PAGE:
Near my home town, there’s a little ghost town called Dorothy, Alberta. It has two churches and a grain elevator. About fifteen years ago I found this town, and all of these pictures are from that trip. I’ve been back a few times- now the churches have been fixed up and the elevator has lost it’s roof to a wind storm. Back then, however, the church that I took these pictures from was very decrepit, and, might I add, photogenic. Someday, for a different post I’ll show the outside of what I’m talking about, but for “frame“, I had to share these.
Today’s post is prompted by the Daily Prompt: Fifty, but totally inspired by the great Alberta Singer/ Songwriter Ian Tyson. This old song of his titled “Fifty Years Ago” rolls through my mind every once in a while, and the soundtrack played instantly through my mind when I saw the word “fifty”. Maybe I have an old soul, ’cause I sure don’t remember anything from fifty years ago. Heck, I don’t even know if my dad had dreamed of having a boy named Duane fifty years ago yet. But yet, the almost haunting reminiscent tone of this song has caught me since I was not even half of fifty yet. And now, 80% of the way to fifty, it still speaks the same.
Here is the Chorus:
And the sighing of the pines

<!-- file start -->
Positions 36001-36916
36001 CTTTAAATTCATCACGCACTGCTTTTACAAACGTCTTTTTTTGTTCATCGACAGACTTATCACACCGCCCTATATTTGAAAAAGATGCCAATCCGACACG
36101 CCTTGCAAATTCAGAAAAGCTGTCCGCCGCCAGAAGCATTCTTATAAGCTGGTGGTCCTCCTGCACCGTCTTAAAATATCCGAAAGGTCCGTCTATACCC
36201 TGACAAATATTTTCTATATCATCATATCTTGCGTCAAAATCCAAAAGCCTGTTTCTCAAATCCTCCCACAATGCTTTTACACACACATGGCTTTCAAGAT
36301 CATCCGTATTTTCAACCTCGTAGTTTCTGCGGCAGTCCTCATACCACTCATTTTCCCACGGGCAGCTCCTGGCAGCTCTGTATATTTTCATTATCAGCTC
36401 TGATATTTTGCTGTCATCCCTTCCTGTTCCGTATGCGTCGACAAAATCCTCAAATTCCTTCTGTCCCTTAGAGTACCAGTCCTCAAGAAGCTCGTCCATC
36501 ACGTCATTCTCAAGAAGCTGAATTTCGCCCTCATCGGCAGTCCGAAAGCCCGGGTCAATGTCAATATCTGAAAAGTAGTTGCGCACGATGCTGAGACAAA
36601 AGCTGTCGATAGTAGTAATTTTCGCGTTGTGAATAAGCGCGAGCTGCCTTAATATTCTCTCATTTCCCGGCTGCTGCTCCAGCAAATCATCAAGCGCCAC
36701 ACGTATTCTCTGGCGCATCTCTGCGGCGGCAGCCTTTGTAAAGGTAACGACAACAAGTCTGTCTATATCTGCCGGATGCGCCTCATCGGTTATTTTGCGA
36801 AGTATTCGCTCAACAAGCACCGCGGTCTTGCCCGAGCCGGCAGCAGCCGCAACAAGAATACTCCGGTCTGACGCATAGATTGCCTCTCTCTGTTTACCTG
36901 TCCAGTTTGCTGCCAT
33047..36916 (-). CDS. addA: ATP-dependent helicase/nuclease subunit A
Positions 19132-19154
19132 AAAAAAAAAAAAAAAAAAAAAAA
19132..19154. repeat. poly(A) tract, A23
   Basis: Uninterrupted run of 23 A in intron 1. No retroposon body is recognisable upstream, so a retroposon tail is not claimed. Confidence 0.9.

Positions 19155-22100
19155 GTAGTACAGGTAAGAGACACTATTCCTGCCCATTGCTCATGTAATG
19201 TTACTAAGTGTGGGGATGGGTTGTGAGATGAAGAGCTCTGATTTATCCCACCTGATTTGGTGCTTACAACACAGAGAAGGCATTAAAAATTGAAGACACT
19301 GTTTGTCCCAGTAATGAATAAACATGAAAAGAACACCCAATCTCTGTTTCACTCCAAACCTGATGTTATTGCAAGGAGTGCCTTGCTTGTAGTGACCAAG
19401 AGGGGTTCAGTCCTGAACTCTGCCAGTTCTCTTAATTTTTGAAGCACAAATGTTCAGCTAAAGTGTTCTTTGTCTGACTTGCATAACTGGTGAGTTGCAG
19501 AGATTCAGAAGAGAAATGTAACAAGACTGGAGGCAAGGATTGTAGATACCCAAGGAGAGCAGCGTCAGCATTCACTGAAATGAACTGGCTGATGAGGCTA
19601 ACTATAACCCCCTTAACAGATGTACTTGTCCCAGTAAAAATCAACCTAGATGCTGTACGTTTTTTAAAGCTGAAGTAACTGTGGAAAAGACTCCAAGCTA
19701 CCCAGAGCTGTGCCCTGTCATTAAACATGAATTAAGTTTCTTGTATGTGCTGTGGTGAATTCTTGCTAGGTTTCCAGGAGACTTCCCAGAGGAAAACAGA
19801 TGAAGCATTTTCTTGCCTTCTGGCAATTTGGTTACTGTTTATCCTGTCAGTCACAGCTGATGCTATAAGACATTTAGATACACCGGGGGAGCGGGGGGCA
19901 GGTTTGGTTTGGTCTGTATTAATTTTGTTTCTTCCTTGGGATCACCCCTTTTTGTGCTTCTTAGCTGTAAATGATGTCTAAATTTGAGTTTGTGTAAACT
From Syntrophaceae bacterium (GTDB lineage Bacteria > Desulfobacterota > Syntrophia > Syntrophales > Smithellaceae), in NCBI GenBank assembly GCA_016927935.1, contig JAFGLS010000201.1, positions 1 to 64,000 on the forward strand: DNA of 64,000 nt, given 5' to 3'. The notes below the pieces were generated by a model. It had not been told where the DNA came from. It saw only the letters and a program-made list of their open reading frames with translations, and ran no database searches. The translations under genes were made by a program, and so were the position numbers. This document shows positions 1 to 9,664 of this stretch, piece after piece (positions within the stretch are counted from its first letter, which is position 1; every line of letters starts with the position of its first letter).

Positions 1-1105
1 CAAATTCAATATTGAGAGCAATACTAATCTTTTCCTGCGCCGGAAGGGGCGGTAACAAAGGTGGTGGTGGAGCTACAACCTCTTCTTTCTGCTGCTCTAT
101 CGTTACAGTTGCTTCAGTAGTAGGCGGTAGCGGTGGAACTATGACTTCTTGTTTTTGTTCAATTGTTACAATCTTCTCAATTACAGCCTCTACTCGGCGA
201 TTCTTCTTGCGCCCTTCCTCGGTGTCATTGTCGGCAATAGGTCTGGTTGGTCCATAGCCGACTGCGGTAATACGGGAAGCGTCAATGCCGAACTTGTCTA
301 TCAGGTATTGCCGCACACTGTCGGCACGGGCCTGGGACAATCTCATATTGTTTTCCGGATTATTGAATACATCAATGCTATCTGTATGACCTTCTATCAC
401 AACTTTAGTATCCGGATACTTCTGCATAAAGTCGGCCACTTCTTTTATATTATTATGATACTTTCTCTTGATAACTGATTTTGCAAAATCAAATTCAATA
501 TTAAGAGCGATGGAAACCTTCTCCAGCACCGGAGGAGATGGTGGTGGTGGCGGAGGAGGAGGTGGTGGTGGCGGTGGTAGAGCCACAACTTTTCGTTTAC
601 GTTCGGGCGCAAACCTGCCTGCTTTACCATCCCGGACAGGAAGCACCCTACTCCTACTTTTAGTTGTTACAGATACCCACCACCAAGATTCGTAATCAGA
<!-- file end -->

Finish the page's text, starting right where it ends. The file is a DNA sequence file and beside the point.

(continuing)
Up here near the timberline
Makes me wish I’d done things different
Oh, but wishing don’t make it so
Oh the time has passed so quick
The years all run together now
Did I hold Juanita yesterday
Or was it fifty years ago.
And if you’ve ever heard the song, I bet you were singing it in your head just now.
I’ll include a youtube link for anyone who wants to hear this tune:
One of My favorite parts of the world is right close to home- The Porcupine Hills of South Western Alberta. I chose to do this assignment a little different than most I have seen. I am posting this original image from a few years ago, and then a few different crops of this image. I’d love your feedback.
I love how a simple crop totally changes the image, but also how each cropped image misses some of the big picture is kind of a reminder to look at the big picture in life and photography. Because I took the big picture I could crop it down to a small focus.